And on and on like that while we protested our innocence, “Holy geez, mom, a chunk of ice almost killed us!”

“Ohferchrissakes! What are you still sitting there for then? Go get ready for school. Goddammit, this is going to cost a fortune to fix. Edna (my grandmother, her mother, whom she addressed by her first name) get Gordie over here to look at this. I’ve got to get to school or I’ll be late.”

Gordie was our next door neighbor who was often called in to make assessments of damage, although never allowed to do any fixing himself, as my mother believed in paying professionals to do what professionals are paid to do and Gordie was a drafting instructor, not a roof repair professional.

But you get the picture. It didn’t take me long to figure out as an adult why I would panic whenever anything went wrong of a structural nature. What I don’t understand is why I catastrophize, although it could be because my mother didn’t, I don’t know. I say this because I distinctly remember my mother saying to me once when I expressed some doubt about getting a job I had applied for, “I don’t understand why you don’t have any confidence – I have all the confidence in the world!”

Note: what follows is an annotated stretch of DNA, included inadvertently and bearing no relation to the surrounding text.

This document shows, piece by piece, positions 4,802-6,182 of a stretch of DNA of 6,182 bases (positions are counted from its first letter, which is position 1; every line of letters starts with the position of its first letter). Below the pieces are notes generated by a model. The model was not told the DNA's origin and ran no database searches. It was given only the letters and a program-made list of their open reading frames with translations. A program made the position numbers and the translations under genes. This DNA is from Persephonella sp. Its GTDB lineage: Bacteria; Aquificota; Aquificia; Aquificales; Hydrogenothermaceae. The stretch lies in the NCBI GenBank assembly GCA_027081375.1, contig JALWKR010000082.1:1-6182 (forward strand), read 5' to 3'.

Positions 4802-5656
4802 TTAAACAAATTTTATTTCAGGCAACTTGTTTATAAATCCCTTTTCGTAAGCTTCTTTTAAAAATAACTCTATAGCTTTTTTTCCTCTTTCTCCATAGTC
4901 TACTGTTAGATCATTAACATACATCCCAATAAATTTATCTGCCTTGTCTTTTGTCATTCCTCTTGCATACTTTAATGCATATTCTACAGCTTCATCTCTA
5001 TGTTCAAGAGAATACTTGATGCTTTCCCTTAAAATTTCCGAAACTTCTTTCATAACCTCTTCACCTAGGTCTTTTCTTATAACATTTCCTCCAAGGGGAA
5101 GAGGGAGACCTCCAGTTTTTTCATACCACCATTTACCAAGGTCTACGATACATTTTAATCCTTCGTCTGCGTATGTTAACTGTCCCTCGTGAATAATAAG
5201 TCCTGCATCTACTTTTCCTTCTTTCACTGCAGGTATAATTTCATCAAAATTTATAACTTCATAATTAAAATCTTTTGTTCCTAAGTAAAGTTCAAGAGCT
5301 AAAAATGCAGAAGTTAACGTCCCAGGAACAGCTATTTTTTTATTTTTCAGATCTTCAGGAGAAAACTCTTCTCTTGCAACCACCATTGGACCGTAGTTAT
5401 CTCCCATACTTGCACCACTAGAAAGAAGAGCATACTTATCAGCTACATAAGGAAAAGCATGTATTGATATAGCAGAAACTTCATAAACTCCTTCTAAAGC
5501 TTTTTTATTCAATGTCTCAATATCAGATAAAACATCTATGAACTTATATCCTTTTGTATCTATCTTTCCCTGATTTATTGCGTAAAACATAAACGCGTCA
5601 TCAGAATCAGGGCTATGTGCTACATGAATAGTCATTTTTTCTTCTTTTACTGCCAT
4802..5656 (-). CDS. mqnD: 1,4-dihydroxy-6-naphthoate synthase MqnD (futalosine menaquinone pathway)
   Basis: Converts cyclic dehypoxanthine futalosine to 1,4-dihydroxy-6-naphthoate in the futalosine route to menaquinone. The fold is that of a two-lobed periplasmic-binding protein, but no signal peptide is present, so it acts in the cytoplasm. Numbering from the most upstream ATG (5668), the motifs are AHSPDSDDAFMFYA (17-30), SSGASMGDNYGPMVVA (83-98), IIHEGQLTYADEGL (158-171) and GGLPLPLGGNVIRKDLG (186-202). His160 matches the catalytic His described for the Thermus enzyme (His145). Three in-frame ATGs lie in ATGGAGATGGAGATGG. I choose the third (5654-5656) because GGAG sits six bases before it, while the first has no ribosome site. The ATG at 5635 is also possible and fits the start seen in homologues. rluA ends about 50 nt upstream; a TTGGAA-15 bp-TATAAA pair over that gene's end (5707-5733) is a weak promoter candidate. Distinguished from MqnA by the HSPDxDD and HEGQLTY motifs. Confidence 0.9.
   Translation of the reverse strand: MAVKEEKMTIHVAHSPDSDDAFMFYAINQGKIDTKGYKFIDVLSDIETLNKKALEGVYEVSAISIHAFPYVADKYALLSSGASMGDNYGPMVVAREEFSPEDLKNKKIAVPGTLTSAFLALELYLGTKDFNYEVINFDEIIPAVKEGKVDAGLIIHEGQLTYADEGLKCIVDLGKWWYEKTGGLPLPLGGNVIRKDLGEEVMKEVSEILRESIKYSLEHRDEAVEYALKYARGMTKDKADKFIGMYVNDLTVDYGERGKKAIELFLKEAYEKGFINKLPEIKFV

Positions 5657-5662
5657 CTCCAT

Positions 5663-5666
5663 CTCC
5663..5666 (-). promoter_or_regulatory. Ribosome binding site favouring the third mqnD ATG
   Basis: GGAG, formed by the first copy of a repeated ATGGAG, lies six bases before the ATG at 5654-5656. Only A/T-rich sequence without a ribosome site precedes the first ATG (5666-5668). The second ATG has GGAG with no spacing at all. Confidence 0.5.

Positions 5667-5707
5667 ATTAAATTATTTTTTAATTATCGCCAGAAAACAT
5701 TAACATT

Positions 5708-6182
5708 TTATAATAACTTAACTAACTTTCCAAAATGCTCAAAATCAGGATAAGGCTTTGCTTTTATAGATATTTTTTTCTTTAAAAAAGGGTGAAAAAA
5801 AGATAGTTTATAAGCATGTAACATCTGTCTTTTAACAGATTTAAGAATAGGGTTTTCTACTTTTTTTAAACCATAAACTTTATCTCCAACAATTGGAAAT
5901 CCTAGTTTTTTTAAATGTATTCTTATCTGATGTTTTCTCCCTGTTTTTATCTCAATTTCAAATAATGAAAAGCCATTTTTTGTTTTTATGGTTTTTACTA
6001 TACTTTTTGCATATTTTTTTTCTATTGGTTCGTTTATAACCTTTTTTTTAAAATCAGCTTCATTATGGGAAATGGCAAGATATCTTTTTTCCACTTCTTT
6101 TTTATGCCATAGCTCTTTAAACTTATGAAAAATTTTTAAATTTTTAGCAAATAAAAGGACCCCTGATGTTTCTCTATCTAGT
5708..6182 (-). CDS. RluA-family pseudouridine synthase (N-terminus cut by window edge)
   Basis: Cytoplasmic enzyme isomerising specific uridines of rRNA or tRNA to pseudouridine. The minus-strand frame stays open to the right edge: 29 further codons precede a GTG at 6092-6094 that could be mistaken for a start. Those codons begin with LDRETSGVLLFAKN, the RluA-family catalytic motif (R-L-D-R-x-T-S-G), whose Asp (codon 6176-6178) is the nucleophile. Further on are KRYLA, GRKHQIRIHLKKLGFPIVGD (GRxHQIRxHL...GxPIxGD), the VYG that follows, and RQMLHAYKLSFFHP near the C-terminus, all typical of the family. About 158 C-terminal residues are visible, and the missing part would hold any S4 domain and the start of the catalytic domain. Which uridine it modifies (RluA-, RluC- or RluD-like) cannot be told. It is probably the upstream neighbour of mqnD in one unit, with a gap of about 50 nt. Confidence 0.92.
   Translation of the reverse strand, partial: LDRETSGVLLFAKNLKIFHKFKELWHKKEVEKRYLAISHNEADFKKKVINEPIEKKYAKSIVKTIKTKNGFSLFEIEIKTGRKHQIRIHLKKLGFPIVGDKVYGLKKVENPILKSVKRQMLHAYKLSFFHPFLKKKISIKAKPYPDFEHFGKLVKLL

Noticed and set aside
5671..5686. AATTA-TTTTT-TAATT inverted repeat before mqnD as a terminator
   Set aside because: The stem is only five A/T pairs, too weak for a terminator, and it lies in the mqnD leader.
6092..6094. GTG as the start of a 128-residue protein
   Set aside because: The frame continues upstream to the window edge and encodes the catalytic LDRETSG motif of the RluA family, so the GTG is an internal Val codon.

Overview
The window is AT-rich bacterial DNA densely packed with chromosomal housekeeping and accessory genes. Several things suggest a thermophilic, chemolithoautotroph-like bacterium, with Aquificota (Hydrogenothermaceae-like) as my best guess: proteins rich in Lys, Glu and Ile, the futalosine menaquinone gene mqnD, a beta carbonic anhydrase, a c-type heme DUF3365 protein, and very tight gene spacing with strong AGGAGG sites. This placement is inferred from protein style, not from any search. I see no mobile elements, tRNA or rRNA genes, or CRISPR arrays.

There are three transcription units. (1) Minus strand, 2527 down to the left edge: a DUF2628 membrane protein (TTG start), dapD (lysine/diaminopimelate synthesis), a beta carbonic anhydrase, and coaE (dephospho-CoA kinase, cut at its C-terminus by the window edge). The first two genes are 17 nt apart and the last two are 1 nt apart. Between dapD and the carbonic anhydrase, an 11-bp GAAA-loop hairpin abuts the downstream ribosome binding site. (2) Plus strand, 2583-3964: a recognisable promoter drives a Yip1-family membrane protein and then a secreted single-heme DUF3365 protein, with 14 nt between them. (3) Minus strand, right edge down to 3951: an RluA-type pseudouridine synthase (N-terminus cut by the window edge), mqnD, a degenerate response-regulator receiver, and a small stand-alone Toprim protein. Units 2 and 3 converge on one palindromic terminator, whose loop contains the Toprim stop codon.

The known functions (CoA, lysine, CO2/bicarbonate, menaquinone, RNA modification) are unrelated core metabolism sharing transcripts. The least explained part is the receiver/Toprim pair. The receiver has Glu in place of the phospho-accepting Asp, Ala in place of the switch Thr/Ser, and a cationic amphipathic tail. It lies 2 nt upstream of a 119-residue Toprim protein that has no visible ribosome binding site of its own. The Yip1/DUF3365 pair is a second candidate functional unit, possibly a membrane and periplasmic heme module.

I didn’t get the job, of course (I’ve never got a job I applied for, actually – they’ve all come to me through intermediaries of one kind of another) but I did start to wonder about balance, and whether my mother having ALL the confidence meant that, on balance, I had none. Or, at least, certainly not enough to trick a potential employer into giving me gainful employment.

And the one time I asked her about dying and whether she ever worried about me getting a horrible disease or getting hit by a car and dying before her she said, “What the hell are you talking about?! Your father was cut down in the prime of his life! Ohferchrissakes, use your head – can you not see I’m having a martini?! And did you dust those baseboards yet?!”

So, no, then.

Anyway, after a lifetime of catastrophizing on behalf of my own children, who are all young adults now, I’ve started, yes, using my head. Or, as my sister-in-law puts it, “learning to turn off the tv in your head”.